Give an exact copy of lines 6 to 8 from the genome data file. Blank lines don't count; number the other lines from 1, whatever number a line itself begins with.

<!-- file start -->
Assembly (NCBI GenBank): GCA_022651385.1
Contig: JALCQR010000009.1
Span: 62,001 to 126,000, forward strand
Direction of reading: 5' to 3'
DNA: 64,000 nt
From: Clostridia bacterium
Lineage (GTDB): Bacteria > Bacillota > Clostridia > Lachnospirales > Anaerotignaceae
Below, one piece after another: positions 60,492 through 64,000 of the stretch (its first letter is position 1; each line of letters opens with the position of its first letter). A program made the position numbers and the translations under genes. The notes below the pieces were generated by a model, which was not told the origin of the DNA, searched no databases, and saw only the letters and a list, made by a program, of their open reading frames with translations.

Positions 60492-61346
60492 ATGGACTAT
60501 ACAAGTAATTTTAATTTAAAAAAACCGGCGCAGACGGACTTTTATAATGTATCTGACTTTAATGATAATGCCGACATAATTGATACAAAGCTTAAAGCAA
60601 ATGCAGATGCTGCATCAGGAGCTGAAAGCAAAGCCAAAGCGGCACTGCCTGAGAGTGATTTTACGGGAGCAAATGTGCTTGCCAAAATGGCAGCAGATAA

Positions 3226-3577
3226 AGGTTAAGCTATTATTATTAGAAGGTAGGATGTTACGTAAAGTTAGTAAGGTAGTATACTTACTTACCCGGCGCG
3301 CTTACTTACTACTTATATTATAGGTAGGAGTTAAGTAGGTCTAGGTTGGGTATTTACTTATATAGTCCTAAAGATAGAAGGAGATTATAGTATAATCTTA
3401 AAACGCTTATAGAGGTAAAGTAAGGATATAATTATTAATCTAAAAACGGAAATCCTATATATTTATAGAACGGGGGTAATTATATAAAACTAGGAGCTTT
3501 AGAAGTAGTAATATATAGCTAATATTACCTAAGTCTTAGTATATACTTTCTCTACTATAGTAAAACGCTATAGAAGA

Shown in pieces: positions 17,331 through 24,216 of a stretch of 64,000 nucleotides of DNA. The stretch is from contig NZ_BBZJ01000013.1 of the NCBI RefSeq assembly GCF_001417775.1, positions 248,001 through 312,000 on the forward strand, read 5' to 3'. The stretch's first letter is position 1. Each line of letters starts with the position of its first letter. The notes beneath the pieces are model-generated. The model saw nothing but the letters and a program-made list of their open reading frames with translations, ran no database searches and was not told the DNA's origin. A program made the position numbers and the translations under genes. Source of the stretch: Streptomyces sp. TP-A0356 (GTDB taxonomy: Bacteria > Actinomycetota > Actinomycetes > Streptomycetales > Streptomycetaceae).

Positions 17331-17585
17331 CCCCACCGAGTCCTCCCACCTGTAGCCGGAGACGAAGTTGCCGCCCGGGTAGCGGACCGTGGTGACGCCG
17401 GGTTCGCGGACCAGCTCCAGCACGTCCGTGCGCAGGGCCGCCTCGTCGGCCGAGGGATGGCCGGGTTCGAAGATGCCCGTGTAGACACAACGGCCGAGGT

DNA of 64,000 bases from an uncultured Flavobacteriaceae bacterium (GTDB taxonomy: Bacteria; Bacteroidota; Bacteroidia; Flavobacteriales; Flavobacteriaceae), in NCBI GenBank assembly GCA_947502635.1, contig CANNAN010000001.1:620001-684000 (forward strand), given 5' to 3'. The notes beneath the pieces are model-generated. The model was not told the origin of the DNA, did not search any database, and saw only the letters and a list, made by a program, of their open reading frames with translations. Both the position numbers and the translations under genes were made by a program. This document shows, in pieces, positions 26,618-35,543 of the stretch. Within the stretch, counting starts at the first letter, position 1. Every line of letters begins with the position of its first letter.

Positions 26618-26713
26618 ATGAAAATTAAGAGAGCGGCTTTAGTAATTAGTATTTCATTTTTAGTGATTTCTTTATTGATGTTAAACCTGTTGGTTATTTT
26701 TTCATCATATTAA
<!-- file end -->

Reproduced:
From: Clostridia bacterium
Lineage (GTDB): Bacteria > Bacillota > Clostridia > Lachnospirales > Anaerotignaceae
Below, one piece after another: positions 60,492 through 64,000 of the stretch (its first letter is position 1; each line of letters opens with the position of its first letter). A program made the position numbers and the translations under genes. The notes below the pieces were generated by a model, which was not told the origin of the DNA, searched no databases, and saw only the letters and a list, made by a program, of their open reading frames with translations.